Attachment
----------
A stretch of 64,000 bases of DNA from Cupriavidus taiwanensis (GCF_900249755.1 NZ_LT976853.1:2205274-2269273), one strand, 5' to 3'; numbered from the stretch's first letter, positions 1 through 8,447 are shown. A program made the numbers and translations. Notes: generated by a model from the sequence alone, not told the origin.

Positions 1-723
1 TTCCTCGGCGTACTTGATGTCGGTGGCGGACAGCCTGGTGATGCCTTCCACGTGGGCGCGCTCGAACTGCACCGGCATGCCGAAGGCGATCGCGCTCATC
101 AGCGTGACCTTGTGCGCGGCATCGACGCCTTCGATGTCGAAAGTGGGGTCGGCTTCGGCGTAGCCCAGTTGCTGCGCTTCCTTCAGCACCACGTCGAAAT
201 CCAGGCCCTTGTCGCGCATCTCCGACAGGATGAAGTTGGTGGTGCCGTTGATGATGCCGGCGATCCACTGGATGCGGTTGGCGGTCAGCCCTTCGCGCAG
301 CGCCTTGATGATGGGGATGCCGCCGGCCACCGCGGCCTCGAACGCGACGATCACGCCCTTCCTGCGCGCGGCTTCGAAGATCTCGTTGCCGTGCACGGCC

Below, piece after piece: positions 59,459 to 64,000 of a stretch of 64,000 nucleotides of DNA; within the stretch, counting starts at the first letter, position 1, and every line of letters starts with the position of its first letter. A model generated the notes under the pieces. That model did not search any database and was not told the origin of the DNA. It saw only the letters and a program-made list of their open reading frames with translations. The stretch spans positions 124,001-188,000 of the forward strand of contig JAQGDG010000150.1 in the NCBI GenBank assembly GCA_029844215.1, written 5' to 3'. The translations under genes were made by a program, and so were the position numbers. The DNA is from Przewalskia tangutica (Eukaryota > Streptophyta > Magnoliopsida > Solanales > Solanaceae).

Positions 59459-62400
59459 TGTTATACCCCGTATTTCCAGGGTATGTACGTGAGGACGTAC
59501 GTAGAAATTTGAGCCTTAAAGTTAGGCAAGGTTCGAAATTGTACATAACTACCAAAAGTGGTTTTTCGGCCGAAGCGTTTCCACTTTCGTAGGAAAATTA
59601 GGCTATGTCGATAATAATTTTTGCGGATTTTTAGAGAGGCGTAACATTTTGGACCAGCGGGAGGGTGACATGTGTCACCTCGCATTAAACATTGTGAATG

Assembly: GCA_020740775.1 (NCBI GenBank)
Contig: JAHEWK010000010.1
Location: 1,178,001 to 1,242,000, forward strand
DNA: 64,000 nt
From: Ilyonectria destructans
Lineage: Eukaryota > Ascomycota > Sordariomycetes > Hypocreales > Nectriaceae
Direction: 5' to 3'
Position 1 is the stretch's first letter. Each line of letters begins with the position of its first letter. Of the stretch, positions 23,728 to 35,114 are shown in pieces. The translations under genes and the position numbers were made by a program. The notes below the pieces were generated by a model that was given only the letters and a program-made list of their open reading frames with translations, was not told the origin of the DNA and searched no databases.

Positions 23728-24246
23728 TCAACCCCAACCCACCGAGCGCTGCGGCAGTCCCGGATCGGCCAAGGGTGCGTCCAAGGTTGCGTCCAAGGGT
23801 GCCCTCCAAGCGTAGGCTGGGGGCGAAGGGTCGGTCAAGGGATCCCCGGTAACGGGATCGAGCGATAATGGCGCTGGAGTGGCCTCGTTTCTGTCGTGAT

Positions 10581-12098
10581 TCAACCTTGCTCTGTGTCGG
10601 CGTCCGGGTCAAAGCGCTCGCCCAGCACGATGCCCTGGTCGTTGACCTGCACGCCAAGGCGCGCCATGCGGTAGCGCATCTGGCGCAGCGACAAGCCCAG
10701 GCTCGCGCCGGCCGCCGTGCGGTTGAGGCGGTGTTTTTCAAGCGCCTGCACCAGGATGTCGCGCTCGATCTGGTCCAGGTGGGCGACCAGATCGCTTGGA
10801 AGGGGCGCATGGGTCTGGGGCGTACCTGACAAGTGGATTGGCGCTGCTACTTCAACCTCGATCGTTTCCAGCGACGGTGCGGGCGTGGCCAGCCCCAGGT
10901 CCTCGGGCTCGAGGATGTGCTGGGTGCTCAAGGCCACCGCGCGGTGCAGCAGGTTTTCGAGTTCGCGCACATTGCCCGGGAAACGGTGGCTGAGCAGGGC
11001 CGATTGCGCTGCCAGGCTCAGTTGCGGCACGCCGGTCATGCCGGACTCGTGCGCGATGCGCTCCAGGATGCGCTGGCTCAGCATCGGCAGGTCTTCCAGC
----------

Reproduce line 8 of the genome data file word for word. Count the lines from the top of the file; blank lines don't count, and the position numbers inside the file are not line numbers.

Positions 59459-62400